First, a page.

National Review is still for drilling, but even they refuse to repeat the Palin mantra:

“Drill, baby, drill,” has lost whatever usefulness it may have had as a slogan.

I can perfectly well understand the cost-benefit analyses of off-shore drilling and in purely economic terms, I'm inclined to believe that National Review is broadly correct. But I have to say that watching this ghastly slick spread over the Gulf makes me pause. Even if it makes economic sense to keep drilling for the time being, even if a growing economy will require carbon fuels for decades, even if we have yet to find a way to develop non-carbon energy that can easily replace carbon at a reasonable price ... does not the sight of this wound in the deep sea prompt us to look again at the models we simply assume about life on this planet?

I'm not talking here about the logic once one has conceded the modern world's attempt to master the earth as a resource so as to create the fantastic wealth and technology and health many human beings now have access to. I'm talking about a humbler view toward the moral and ethical cost of such an achievement. In the words of T.S. Eliot,

A wrong attitude toward nature implies, somewhere, a wrong attitude towards God . . . . It would be as well for us to face the permanent conditions upon which God allows us to live on this planet.

This planet is clearly resilient. But we know now in ways we didn't know at the beginning of this era of mastery of our global domain (a split second in the entire history of humanity) that it is not invulnerable to humankind's ambition and selfishness. We can debate the costs and benefits of a carbon tax or a cap and trade regime, we can hope for a medium term arrest in the global population, we can hope for a technological miracle, we can reassure ourselves by examining far greater ecological and environmental shifts and ruptures in the ancient past, we can see how economic growth may be the only way to mitigate the damage of economic growth ... and yet unease persists.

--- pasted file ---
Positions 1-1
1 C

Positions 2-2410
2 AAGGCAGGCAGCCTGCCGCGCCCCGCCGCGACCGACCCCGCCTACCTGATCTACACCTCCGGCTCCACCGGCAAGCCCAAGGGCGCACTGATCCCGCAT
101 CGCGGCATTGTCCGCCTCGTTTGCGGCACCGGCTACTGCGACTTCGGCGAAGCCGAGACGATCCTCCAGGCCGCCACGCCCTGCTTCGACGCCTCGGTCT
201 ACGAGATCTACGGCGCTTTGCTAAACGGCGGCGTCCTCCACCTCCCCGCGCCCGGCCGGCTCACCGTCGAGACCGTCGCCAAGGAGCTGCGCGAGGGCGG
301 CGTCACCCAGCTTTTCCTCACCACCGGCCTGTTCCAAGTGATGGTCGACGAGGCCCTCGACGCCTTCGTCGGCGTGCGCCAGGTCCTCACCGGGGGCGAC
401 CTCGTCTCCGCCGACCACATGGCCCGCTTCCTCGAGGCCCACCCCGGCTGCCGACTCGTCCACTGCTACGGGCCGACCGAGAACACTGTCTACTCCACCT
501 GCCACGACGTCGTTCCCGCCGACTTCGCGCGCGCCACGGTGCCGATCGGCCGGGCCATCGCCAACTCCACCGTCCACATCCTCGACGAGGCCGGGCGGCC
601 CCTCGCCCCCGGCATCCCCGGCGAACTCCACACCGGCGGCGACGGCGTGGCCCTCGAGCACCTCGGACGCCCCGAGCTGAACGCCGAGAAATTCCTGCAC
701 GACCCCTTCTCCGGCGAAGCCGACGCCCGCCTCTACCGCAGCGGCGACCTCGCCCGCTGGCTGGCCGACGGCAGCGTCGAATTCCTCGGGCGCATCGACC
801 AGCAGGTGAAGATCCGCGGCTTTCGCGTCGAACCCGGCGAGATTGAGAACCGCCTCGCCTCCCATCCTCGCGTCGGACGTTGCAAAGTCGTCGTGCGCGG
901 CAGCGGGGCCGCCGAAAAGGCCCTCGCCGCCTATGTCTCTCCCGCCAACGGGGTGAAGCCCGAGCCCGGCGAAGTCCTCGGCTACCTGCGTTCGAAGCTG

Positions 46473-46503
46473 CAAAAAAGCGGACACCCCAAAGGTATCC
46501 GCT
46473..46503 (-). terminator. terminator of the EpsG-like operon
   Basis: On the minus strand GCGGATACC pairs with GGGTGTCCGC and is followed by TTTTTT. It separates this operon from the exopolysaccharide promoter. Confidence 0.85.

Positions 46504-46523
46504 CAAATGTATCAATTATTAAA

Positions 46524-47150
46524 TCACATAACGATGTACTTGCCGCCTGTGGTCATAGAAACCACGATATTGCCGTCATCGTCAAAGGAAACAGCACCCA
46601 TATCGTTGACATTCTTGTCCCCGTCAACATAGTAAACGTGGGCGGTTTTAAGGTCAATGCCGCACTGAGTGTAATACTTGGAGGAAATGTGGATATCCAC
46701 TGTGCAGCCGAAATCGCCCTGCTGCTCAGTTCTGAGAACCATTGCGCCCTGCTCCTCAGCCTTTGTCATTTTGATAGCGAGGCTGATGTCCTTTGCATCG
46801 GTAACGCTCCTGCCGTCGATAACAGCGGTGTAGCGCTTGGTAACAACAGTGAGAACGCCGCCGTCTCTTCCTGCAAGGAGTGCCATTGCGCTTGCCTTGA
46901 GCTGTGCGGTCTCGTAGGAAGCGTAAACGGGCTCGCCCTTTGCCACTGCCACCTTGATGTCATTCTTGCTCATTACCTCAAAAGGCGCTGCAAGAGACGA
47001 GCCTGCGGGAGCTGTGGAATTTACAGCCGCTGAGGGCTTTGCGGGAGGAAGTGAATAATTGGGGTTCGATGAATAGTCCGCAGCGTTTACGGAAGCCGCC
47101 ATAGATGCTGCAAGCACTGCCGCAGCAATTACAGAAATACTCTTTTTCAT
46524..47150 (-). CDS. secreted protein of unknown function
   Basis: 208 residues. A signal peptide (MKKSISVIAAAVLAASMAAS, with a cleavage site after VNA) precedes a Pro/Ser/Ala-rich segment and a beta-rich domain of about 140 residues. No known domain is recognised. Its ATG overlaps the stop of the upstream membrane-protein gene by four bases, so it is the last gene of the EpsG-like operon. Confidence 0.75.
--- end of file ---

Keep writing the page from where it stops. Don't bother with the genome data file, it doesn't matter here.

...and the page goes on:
These wounds, these temperatures, these destructive weather patterns are symptoms of a planet in distress. At some point, those of us who see our relationship to the natural world as something more than mere economics - as something sacred - need to face up to the fact that our civilization is not taking this sacredness seriously enough. When do we ask ourselves: by what right do humans believe we can despoil the earth for every other species with impunity? By what self-love have we granted ourselves not just dominion over the earth but wanton exploitation of its every treasure?

Is there no point at which we can say: this is enough? 

(Photo: A dead turtle lies in the surf as concern continues that the massive oil spill in the Gulf of Mexico may harm animals in its path on May 3, 2010 in Bay St Louis, Mississippi. It is unknown if the turtle died due to the oil spill. Oil is still leaking out of the Deepwater Horizon wellhead at an estimated rate of 1,000-5,000 barrels a day. By Joe Raedle/Getty Images.)